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Re: A tank containing water started to leak. Did the tank [#permalink]

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12 Jan 2014, 07:12

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E as well. 1 is clearly not sufficient. 2 Without knowing rate of leakage nothing can be said. - not sufficient.

1+2 at 6.4 ounce per min in 12 hours 36 gallons will be leaked so if tank leaks in 11:59 hrs tank must have > 30 gallons initially. This case yields "yes" answer. but if the tank is empty in 2 hours then tank has 6 gallons which is < 30. This case yields "no" answer. NOT SUFFICIENT.
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Re: A tank containing water started to leak. Did the tank contai [#permalink]

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31 Mar 2016, 18:33

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Baten80 wrote:

A tank containing water started to leak. Did the tank contain more than 30 gallons of water when it started to leak? (Note: 1 gallon = 128 ounces)

(1) The water leaked from the tank at a constant rate of 6.4 ounces per minute. (2) The tank became empty less than 12 hours after it started to leak.

ok...30gallons * 128 = 1280x3 = 3840 ounces the question is - did the tank contain more than 3840 ounces when it started to leak?

1. we know the rate of the leakage..but we do not know for how long it leaked.. 2. tells that time is less than 12 hours..but we do not know the rate of the leakage..+ we do not know the exact time..

1+2. 6.4/min = 64*6=384 ounces/hour if the tank leaked for > 10 hours, then it contained more than 30 gallons if the tank leaked for less than 10 hours, then it contained fewer than 30 gallons.

since 2 alone tells that it is less than 12 hours..it can be either 11 or 9. 11-> over 30 gallons and 9-> less than 30 gallons.

Re: A tank containing water started to leak. Did the tank contai [#permalink]

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02 Apr 2016, 12:44

A tank containing water started to leak. Did the tank contain more than 30 gallons of water when it started to leak? (Note: 1 gallon = 128 ounces)

(1) The water leaked from the tank at a constant rate of 6.4 ounces per minute. (2) The tank became empty less than 12 hours after it started to leak.

Individually statements are not sufficient. lets t is the time taken to drain out completely as per statement 2. (t<12). X be the no of gallons. from both the statements 6.4 = 128x/t*60 solving x=3t (t <12). So we can not get any single value.

Re: A tank containing water started to leak. Did the tank contai [#permalink]

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27 Jun 2017, 18:32

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Re: A tank containing water started to leak. Did the tank contai [#permalink]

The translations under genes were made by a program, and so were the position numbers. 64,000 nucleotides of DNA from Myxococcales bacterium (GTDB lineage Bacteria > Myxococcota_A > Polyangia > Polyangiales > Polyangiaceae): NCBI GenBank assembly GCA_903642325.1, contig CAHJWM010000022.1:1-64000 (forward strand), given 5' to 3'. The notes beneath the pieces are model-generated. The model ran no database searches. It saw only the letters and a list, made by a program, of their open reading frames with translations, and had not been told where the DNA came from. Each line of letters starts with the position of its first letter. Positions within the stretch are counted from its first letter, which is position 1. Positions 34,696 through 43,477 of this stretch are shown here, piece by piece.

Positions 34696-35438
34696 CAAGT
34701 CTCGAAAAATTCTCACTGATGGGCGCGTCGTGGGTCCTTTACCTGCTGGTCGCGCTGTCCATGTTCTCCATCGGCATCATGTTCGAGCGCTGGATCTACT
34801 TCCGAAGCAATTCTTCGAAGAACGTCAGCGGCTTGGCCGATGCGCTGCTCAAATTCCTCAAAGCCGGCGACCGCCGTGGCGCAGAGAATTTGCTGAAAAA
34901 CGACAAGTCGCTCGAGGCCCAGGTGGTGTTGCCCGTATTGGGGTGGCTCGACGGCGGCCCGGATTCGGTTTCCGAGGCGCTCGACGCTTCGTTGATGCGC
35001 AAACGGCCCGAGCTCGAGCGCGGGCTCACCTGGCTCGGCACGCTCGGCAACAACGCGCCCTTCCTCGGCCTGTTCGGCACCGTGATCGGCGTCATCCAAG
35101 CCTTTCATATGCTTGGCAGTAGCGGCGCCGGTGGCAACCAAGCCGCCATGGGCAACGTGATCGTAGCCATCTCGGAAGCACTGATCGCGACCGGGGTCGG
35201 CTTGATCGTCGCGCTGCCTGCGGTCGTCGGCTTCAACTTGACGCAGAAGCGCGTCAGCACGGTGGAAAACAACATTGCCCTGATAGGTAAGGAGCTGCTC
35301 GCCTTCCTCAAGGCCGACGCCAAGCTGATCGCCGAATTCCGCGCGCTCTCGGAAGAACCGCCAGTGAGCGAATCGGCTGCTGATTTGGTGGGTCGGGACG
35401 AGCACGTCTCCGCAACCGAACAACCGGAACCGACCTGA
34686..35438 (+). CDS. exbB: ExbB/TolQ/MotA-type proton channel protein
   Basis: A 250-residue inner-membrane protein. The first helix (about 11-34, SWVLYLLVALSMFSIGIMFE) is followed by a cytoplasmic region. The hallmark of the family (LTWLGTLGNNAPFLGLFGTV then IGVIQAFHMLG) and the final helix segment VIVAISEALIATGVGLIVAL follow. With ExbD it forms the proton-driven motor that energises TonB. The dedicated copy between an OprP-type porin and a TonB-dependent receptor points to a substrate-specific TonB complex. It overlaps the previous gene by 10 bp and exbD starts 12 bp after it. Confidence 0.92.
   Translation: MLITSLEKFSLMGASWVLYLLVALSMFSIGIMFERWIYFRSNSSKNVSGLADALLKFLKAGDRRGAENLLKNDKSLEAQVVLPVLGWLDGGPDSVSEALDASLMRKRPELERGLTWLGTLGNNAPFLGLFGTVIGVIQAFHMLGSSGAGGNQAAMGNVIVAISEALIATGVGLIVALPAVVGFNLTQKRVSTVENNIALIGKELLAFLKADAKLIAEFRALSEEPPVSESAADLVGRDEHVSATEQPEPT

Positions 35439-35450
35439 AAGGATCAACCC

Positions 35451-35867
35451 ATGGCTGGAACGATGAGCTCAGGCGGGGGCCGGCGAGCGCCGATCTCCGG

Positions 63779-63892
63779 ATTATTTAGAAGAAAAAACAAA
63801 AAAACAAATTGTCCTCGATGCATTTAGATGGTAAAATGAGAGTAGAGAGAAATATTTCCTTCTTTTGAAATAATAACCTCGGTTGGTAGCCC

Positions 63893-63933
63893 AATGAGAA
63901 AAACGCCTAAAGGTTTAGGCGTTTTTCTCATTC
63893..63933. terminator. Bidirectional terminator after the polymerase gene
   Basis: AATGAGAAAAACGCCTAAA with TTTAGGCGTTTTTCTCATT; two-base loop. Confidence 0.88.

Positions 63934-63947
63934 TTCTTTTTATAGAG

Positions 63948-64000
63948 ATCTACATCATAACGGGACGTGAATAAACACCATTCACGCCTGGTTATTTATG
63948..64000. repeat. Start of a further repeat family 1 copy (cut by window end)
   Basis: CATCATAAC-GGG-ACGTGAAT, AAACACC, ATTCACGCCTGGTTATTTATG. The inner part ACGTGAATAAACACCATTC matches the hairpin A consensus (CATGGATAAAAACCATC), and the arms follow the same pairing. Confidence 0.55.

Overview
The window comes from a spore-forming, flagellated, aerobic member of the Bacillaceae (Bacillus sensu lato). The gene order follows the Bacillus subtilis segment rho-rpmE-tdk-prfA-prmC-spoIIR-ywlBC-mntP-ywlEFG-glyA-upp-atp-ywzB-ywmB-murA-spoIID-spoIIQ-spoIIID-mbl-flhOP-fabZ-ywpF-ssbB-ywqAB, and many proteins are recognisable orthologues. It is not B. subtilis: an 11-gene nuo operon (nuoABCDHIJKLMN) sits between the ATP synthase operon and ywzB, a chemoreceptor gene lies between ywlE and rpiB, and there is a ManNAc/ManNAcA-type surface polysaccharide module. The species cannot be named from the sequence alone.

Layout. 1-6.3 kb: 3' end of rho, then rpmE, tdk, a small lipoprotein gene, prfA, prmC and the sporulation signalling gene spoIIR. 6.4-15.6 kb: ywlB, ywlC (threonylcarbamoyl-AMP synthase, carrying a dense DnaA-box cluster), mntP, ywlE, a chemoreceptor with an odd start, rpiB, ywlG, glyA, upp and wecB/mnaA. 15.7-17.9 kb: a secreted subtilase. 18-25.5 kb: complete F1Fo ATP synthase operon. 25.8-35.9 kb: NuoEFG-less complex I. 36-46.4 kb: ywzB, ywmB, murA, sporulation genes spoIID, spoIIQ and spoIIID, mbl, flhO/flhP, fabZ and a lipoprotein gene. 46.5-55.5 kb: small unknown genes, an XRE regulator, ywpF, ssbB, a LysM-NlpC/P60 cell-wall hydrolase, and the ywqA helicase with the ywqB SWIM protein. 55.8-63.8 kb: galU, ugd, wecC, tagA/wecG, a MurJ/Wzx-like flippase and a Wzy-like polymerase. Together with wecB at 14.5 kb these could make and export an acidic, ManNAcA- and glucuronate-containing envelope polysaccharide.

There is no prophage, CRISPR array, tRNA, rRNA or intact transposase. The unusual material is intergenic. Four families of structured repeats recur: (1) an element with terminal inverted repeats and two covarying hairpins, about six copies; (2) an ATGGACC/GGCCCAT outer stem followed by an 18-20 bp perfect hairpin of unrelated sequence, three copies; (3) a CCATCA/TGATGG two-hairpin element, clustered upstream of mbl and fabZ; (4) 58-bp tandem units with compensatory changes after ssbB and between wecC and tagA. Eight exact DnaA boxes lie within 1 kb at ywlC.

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17 Jul 2017, 16:44

All the post above do a great job of answering the question, but I'll include my own approach in case anyone finds it helpful.

I find these problems hard because of (1) the inequalities and (2) the immediate decision that needs to be made about what numbers to convert. I'll try and illustrate how I triage these questions.

A tank containing water started to leak. Did the tank contain more than 30 gallons of water when it started to leak? (Note: 1 gallon = 128 ounces).

(1) The water leaked from the tank at a constant rate of 6.4 ounces per minute. (2) The tank became empty less than 12 hours after it started to leak.

Ok, at first glance I have a decision to be made about ounces vs. gallons. Without even doing anything else, I make the call that I'm going to convert 6.4 ounces to gallons because 6.4 oz/min is already a decimal, and making it a smaller decimal doesn't seem appealing. Therefore, convert the question (often an overlooked asset) to a ounces.

30 gallons = 30*(128) ounces = 3840 oz.

So the restated question is: Volume > 3840 oz. ?

At this point I can also see (as other posters have pointed out) that the answer is either C or E as neither statement is going to be sufficient on its own. Knowing that, I reach the second decision point: minutes vs hours?

I either convert the first statement into oz/hr or the second statement into minutes. Quickly eyeball your choices as either 6.4*60 or 12*60. In this case, it actually doesn't matter. Sometimes the numbers are easier going down one road, but here they look equally fine. I guess if pushed, it'd rather take advantage of 6.4*60 eliminating that decimal and take that one.

6.4*60 = 64*6 = 384 oz/hr

The tricky thing with statement 2 is that it's an inequality not a raw number. In order to remind myself of that, I actually include the inequality when I start combining stuff. It looks like this:

(384 oz/hr)*(<12 hrs) > 3840 oz ?

Now we can see the units will cancel we get a leaned down:

(384)*(<12) > 3840 ? --> remove the factor of 10 from the RHS (384)*(<12) > (384)*(10) ? --> cancel common factors

We are then left with:

(<12) > 10 ?

Now this, although it might have seemed silly before, is very clear. Can the range of numbers less than 12 exceed 10? Yes of course it can (i.e. 11). Can it be less than 10? Yes of course (1, 2, 4, 7 etc).

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